The new census, as per some informed guesses would atleast add 40 million people in the province of Punjab alone. This may have an impact on PMLN monopoly over the Punjab province. The making of new provinces in Punjab may become inevitable. The rising number of Pashtuns in Karachi and declining number of Urdu speaking population will also have political ramifications, many would like to avoid. MQM has already moved the Supreme Court (SC) over alleged rigging in the procedure of the population census, including Karachi. They claim that the blocks in urban areas of Sindh were counted as 47.65 per cent during the last census but for the upcoming census, the blocks have been reduced to 45 per cent. Farooq Sattar accused the government of “pre-census rigging.” He also said that those who migrated to the province during last 18 years for economic purposes should not be termed permanent residents of Sindh. Chief Minister Sindh Murad Ali Shah has written a letter to Finance Minister Ishaq Dar pointing out the issue of non-transparency in the census. Taj Haider said, while the personal information of the people gained through this exercise should not be disclosed, the general information must not be kept as a secret. It should be disclosed as to how many people have been included in a block. This is an indicative of the making of conflict between MQM – PPP and MQM – ANP and perhaps even PTI. Baloch nationalists have also voiced their reservations, Sardar Ataullah Khan Mengal being the most vocal. One million migrants are present in Baluchistan. The Baloch nationalists fear that they may be marginalized by Pashtuns. At least two senators raised questions over the census process, saying the exercise was being held in a non-transparent manner. The remarks led to Chairman Senate Mian Raza Rabbani’s directions to the government, to appoint a minister with whom a special committee of the house could take up census-related complaints.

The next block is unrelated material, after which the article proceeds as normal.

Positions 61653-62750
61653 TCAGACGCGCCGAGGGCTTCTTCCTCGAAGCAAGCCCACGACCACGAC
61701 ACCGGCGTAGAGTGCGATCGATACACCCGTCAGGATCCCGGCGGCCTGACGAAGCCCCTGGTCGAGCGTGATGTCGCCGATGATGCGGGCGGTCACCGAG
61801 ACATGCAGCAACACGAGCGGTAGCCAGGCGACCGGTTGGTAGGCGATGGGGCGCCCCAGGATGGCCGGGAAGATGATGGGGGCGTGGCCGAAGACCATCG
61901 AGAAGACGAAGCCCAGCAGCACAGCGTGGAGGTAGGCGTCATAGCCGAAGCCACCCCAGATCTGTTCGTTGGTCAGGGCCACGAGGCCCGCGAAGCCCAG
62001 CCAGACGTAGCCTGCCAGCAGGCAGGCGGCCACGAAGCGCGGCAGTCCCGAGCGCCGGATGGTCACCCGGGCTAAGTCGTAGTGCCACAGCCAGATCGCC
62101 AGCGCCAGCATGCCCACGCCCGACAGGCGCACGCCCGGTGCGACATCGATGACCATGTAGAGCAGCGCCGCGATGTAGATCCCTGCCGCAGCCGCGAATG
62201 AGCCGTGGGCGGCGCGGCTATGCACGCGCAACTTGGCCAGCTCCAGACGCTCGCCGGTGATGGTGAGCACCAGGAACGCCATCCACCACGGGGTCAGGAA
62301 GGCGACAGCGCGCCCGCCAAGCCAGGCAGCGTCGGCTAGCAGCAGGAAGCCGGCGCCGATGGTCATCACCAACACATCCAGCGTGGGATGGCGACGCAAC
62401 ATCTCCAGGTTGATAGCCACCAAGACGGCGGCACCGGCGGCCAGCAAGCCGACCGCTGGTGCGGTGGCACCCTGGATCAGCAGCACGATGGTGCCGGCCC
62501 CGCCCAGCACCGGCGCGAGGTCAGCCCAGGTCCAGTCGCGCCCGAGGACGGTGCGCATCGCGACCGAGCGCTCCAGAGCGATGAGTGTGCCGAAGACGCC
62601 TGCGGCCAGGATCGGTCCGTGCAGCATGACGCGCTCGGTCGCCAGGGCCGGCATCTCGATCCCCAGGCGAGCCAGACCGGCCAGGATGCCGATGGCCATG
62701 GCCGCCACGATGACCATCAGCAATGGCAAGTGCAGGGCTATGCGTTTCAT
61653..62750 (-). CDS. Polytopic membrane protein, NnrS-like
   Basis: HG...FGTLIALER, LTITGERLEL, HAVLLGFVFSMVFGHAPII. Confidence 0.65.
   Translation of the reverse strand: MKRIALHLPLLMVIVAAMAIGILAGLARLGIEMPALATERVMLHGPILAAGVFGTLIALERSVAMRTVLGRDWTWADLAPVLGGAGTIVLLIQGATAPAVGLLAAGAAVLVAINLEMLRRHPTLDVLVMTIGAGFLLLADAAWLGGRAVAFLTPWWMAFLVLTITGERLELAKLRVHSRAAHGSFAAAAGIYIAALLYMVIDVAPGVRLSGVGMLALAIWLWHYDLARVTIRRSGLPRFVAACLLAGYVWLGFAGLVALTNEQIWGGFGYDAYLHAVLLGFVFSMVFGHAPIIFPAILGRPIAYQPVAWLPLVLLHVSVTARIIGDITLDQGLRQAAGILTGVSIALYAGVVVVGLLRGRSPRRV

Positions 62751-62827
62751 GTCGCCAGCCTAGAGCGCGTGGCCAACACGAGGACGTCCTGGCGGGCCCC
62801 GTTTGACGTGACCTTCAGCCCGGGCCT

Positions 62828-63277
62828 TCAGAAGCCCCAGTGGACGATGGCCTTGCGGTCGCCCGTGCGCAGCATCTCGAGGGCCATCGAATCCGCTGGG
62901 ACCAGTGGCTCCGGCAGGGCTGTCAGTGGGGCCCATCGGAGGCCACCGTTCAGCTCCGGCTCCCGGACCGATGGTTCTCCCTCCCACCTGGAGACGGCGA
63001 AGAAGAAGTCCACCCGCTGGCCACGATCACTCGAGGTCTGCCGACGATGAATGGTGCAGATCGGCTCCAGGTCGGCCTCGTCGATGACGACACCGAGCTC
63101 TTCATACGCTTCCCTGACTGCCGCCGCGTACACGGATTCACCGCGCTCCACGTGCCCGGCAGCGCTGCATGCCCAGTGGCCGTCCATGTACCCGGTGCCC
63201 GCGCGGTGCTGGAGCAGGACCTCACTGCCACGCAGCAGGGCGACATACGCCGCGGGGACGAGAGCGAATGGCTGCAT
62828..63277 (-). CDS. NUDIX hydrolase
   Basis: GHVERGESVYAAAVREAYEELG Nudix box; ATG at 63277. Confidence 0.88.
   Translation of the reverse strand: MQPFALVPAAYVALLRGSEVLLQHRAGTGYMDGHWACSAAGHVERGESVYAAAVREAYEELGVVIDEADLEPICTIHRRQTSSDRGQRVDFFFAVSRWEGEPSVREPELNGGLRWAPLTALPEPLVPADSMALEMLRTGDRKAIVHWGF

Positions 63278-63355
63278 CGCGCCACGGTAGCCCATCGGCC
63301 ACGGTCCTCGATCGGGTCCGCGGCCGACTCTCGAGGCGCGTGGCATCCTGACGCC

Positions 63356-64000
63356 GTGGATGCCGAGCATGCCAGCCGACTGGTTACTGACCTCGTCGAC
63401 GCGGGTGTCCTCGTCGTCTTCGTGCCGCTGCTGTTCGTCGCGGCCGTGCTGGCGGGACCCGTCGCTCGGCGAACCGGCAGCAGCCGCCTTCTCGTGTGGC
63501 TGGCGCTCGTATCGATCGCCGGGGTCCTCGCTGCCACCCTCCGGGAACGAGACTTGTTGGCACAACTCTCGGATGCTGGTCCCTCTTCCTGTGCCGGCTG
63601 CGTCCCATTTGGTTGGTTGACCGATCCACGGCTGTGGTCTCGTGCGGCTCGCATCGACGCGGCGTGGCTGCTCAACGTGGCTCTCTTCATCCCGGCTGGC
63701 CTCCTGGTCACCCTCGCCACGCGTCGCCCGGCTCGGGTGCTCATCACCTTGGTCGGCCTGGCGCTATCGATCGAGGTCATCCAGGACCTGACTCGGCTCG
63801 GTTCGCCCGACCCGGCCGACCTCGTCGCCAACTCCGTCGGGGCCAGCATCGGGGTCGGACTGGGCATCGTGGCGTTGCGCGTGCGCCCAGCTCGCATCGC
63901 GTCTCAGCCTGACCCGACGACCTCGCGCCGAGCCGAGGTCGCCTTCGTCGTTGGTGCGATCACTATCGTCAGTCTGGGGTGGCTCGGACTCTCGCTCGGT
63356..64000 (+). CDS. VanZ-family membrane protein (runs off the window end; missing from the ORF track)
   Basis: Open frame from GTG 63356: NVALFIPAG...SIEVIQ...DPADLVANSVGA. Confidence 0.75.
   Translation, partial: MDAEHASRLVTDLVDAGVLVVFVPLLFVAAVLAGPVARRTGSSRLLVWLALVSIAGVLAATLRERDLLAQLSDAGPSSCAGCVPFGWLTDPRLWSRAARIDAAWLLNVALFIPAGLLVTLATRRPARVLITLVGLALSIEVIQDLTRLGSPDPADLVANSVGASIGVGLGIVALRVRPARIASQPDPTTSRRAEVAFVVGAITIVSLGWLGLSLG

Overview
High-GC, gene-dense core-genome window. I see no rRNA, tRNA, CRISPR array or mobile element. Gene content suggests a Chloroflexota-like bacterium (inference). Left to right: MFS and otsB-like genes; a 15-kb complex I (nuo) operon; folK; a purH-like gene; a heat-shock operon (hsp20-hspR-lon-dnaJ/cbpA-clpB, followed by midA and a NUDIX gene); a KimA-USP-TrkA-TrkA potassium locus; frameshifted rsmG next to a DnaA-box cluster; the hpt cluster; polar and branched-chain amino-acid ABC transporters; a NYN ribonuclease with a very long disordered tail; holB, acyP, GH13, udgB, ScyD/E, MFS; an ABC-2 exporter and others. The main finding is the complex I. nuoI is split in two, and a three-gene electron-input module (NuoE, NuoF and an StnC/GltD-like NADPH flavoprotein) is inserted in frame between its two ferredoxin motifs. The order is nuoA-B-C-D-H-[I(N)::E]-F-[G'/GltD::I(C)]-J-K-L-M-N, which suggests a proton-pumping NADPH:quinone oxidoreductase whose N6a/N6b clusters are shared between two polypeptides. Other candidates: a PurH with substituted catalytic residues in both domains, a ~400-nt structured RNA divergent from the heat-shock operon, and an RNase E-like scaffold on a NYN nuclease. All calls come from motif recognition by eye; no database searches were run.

The unaccounted for population growth in Pakistan becomes even more problematic because of security issues. The policy makers of Pakistan are clueless about the Afghan, Bihari, Bengali, and Burmese, to name a few communities now living permanently in Pakistan. The rise of religious seminaries and the students coming there from Middle East, Africa and even Europe are also not formally accounted for or recorded. The Afghan refugees will be counted in the exercise but many are not registered as refugees. However, the fact that all the persons living in Pakistan will be in the scope of the population census, including dual nationals and diplomats is a step in the right direction.

The census are not just about statistics, political status quo stand to be challenged, the political subtleties of both rural and urban Pakistan will now be backed by tangible statistics. The National Finance Commission and Indus River System Authority distributions are even now contested for not being population sensitive. A transparent census must be carried out in Pakistan. The quality of the data must stand above reproach and suspicion. It will not only have a profound impact on the distribution of Federal resources and the allocation of legislative power in the National Assembly, but will give insights into urbanization trends and can be very effectively used for devising law enforcement strategies, security infra-structure and better local governments. However, it may also call for a major re-alignment. Are the political parties of Pakistan prepared to let go and work with new ground realities and more importantly census are being held because of the Supreme Court’s intervention and military support. Will Pakistan need more of the same to also use census results? The only insurance is transparency, immediate release of the data and its availability to research communities. This could be a resolution mechanism, as conflicts are in the making. And last but not least, the provincial governments should participate in ensuring a credible consensus. They are now stake-holders. Blame game should be avoided at all costs.